Idaho Governor Signs Groundbreaking Bill to Inform Women How Their Abortions Can be Reversed

State   |   Steven Ertelt   |   Mar 20, 2018   |   5:53PM   |   Boise, ID

Did you know the abortion pill can be reversed and a baby can be saved from abortion? That has happened hundreds of times — but most women considering abortion have no idea that it is possible to save their unborn child even at the last minute.

But women in the state of Idaho who are contemplating an abortion will now be told that if they take the abortion pill there is still a chance after they take it to save their baby. That knowledge could help change hearts and minds at the 11th hour and could save a baby whose life would otherwise be ended.

Gov. C.L. “Butch” Otter quietly signed the proposal into law on Tuesday without comment along with nearly 50 other bills. The law will go into effect July 1 and make Idaho the fourth state to require that women be told that abortion drugs may be reversed and their unborn baby’s life saved.

State Senate Bill 1243 would require that abortionists inform women seeking abortions of the possibility that abortion drugs may be reversed. It also would require them to provide women with information about where they could seek the reversal treatment.

“The objective here is to inform, and that’s what this allows to happen,” said Sen. Marv Hagedorn, R-Meridian. “I see nothing wrong with informing women about the decisions that they need to make.”

Idaho now joins Utah, Arkansas and South Dakota in passing the requirement. Arizona also passed a law in 2015, but Planned Parenthood challenged it in court.

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Abortion activists and their friends at the liberal American Congress of Obstetrics and Gynecology repeatedly criticized the legislation, saying there is no “medically-accepted evidence” that the reversal works.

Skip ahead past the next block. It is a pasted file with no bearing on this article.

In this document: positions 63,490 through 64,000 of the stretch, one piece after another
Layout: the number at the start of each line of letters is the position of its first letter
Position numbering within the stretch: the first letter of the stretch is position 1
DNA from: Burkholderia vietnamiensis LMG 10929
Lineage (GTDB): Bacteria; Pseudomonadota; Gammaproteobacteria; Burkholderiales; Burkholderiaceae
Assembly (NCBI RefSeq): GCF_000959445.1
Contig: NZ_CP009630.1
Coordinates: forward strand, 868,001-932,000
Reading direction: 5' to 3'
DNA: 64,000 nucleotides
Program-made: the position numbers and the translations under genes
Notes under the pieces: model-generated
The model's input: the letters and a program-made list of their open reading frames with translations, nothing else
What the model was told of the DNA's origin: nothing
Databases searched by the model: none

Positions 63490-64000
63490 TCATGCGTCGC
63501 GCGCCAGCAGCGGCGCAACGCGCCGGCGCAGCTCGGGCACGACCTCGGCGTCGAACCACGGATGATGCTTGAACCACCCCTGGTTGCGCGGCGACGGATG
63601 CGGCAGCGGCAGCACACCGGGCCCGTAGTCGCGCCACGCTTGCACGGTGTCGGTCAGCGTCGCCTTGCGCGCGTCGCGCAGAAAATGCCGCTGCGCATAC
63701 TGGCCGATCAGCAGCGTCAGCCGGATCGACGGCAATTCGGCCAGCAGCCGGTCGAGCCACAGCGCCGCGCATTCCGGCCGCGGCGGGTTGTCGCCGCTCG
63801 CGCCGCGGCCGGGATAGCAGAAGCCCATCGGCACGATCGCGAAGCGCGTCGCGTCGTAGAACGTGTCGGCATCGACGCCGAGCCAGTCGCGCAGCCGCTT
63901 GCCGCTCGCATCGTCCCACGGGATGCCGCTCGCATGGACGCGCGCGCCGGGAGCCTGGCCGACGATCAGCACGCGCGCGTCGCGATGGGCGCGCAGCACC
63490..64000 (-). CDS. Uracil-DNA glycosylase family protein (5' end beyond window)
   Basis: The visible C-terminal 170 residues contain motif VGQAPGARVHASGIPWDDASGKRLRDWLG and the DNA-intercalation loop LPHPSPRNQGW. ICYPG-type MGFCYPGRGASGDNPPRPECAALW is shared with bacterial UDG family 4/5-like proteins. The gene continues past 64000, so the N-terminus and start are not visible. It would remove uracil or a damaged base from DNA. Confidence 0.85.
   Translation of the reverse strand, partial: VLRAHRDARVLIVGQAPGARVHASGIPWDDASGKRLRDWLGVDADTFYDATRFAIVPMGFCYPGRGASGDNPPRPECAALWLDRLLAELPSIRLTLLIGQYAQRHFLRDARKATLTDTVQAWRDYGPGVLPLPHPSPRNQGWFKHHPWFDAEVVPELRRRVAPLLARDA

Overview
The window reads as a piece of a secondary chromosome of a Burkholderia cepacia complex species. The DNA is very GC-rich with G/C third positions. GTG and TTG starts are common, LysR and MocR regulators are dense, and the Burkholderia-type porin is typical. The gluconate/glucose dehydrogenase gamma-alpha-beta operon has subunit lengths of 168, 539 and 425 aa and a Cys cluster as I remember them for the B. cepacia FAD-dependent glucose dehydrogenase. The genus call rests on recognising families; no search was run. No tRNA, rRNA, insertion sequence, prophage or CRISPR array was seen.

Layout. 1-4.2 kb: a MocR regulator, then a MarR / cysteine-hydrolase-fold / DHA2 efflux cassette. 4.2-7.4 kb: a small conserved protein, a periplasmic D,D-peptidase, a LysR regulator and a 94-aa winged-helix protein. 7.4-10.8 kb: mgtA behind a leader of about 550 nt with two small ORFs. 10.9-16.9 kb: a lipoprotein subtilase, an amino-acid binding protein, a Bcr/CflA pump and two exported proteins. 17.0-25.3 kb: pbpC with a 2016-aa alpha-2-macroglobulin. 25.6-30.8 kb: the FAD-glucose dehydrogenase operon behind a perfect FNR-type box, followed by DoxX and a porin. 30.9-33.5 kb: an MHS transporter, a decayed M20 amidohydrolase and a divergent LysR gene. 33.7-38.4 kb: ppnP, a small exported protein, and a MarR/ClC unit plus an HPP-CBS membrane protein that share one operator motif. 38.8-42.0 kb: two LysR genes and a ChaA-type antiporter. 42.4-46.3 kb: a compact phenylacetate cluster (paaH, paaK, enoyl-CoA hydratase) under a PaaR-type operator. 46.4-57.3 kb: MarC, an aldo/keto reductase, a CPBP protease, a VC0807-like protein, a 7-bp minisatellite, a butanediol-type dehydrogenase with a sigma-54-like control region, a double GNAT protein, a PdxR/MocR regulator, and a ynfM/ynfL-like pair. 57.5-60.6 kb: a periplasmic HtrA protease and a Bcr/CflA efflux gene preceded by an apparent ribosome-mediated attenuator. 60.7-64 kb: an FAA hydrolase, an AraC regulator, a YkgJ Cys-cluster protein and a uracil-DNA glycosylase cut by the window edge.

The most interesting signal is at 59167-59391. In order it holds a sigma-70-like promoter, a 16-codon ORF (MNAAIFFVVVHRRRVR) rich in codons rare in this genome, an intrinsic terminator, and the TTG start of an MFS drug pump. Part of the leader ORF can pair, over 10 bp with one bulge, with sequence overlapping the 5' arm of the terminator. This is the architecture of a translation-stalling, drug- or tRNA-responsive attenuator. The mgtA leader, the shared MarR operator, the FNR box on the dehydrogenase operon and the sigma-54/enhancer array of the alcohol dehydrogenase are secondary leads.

However, doctors who developed the reversal say more than 400 unborn babies have been saved from abortion as a result of the treatment. And even prestigious Yale School of Medicine Dr. Harvey Kliman told the New York Times that the treatment “makes biological sense,” and he would recommend it to his own daughter.

As currently administered, a chemical abortion involves taking the drug mifepristone, or RU-486, which makes the uterus inhospitable to new life by blocking the hormone progesterone. One or two days later, a second drug, misoprostol, is taken to induce contractions and expel the unborn child.

The reversal process, which is gaining in usage as it becomes more widely known, can reverse the impact of the first drug by giving women high doses of progesterone.

Dr. Matthew Harrison performed the first-ever reversal in 2007. At a press conference in 2015 sponsored by Priests for Life and the American Association of Pro-life Obstetricians & Gynecologists, Harrison said the baby who was saved is now a healthy and happy 8-year-old girl.

In 2015, Harrison and the team of OB-GYNs who are pioneering the technology reported more than 213 babies have been saved.

Anyone who has taken the first abortion pill and wishes to stop the abortion is urged to immediately visit or call the Abortion Pill Reversal hotline at 877-558-0333.